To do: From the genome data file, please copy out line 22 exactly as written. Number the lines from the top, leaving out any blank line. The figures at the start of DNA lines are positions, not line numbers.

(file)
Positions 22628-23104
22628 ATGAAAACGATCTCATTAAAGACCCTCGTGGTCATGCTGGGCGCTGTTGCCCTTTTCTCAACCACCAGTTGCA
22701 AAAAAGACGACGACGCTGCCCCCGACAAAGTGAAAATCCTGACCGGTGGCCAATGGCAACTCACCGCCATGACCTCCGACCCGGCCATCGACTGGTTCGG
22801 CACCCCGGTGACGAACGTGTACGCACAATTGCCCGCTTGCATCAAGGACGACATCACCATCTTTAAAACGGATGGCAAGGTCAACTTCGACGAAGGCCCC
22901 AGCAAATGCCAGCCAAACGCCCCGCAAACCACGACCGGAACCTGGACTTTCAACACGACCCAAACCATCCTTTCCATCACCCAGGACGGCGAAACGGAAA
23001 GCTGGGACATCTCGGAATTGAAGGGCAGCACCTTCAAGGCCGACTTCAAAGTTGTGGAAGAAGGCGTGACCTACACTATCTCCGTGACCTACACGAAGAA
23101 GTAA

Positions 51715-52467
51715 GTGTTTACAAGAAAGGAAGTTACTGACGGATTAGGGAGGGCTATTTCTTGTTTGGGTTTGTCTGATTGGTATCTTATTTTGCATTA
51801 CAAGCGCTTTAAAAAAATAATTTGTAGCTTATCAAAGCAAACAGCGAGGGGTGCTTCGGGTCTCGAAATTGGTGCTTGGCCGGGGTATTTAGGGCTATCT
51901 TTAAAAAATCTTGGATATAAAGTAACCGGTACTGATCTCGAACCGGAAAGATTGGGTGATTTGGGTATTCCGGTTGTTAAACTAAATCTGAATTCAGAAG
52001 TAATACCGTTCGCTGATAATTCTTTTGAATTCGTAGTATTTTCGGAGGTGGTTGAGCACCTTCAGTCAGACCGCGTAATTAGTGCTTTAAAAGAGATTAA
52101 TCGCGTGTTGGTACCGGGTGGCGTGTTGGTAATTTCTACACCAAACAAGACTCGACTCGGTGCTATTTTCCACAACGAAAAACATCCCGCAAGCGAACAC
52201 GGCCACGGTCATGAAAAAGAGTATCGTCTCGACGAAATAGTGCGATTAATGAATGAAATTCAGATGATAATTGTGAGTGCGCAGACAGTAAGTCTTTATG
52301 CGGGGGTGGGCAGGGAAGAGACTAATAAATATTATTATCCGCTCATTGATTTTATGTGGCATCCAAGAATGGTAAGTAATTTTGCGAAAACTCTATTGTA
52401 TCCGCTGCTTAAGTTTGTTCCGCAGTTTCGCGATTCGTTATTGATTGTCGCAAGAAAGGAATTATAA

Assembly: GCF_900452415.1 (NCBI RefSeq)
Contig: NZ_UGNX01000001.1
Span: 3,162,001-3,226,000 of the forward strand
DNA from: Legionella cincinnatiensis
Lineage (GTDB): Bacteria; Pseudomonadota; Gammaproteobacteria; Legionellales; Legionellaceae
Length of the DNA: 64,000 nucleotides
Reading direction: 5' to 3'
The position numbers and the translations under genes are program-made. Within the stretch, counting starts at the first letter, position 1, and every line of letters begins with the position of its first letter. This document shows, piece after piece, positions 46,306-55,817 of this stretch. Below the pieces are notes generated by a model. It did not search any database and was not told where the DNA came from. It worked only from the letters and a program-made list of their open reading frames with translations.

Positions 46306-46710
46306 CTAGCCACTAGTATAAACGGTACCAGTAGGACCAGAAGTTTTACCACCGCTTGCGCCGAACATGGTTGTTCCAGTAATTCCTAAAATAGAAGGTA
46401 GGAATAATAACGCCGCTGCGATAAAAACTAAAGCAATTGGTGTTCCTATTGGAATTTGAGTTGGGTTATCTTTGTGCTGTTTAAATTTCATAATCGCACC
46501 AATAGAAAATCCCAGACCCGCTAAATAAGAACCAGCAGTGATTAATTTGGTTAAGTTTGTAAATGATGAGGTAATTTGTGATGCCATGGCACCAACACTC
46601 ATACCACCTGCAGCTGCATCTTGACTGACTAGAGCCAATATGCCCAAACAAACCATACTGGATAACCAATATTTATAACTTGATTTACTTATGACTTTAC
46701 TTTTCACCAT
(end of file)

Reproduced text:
Length of the DNA: 64,000 nucleotides